Tips for keeping track of your small business’s daily transactions

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By Anita Ginsburg

Becoming your own boss sounds like a dream come true to many. You finally get to pursue your passion project full-time and enjoy going to work. But in between building your business and networking, you also need to be concerned about organizing your daily transactions. Even if you’re just starting out, keeping an accurate record of your finances is vital to the future and continued success of your small business.

Organize your receipts

Keeping and organizing your transaction receipts is highly recommended for all business owners. Not only does it help you stay on top of things, they are also great for providing proof of the transactions. You never know when you’re going to be audited, so keeping your receipts can help make the process much easier.

On top of keeping all your receipts—both from transactions with suppliers and with your customers—you need them to be organized. Receipts do you no good if you can’t find the ones you need quickly and easily. Organize them chronologically and keep notes on what each receipt represents. You should keep at least the past three years of receipts. Tax, income, and debt documentation should be kept for four to seven years, depending on what they are.

If your business prefers to use digital receipts instead, an app that can store receipts will be essential. You can use apps like Expensify or Freshbooks to maintain an organized record of each and every transaction that goes through.

Hire an accountant

Even with high-tech, automated financial programs, some people are just not good with numbers. This is nothing to be ashamed of, but you may need some extra help. If you fall into that category, hiring someone to perform bookkeeping services is a good idea. An accountant is an excellent choice as their sole obligation is to manage a person’s finances. On top of that, accountants are also responsible for creating and keeping records of financial documents.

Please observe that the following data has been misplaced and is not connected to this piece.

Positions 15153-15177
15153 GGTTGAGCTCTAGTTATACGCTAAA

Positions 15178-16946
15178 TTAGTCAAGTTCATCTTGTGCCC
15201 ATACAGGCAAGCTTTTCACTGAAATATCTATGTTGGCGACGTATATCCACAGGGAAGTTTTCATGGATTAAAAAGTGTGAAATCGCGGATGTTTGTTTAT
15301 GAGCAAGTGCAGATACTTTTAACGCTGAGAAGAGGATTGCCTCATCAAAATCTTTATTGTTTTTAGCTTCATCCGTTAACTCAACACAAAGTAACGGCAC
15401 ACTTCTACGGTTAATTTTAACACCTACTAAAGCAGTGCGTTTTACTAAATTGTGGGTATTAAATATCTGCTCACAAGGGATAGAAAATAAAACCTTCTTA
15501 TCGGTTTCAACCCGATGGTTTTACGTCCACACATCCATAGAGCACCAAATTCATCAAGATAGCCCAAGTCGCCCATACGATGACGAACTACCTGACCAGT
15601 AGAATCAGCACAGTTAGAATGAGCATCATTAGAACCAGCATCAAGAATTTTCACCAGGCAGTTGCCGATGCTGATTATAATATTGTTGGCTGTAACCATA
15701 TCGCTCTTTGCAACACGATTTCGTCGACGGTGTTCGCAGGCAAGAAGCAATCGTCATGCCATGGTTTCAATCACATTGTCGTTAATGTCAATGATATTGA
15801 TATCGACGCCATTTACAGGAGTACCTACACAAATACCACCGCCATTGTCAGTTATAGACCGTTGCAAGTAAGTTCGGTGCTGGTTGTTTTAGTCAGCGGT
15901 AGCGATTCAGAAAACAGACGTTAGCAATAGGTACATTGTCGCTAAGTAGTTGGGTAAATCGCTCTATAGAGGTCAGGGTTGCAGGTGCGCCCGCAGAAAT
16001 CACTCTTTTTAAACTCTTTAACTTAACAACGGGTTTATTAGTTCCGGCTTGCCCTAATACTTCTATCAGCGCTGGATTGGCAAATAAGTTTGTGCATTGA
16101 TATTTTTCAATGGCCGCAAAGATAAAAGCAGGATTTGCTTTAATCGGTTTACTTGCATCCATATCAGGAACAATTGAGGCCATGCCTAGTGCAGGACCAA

Consider opening business financial accounts

Small business owners and freelancers often find themselves frantically searching for business expenses when tax time comes around. Some small business owners combine their business finances with their personal finances. This mainly occurs with people who are new to the business world.

You can avoid the stress and frustration of going through your bank statements by opening business financial accounts. These specialized accounts are solely for your business transactions making them easier to manage. There are a total of three accounts you’ll need to open: a savings account, checking account, and a business credit card.

Use spreadsheets

Spreadsheets are best suited for people who have just started their business. However, even well-known corporations use spreadsheets from time to time. A spreadsheet is a pretty simple way to track your finances, and it’s surprisingly efficient. Google Spreadsheets and Microsoft Excel are two reliable programs to create effective spreadsheets to track your expenses.

As a small business owner, you’ve got a lot on your plate. If you simply can’t keep accurate track of your daily expenses, ask for help. This will give you more time to focus on building your dream.


Anita Ginsburg is a freelance writer from Denver, CO. She studied at Colorado State University and now enjoys writing about health, business, and family. A mother of two wonderful children, she loves traveling with her family whenever she isn’t writing. You can find her on Twitter @anitaginsburg.

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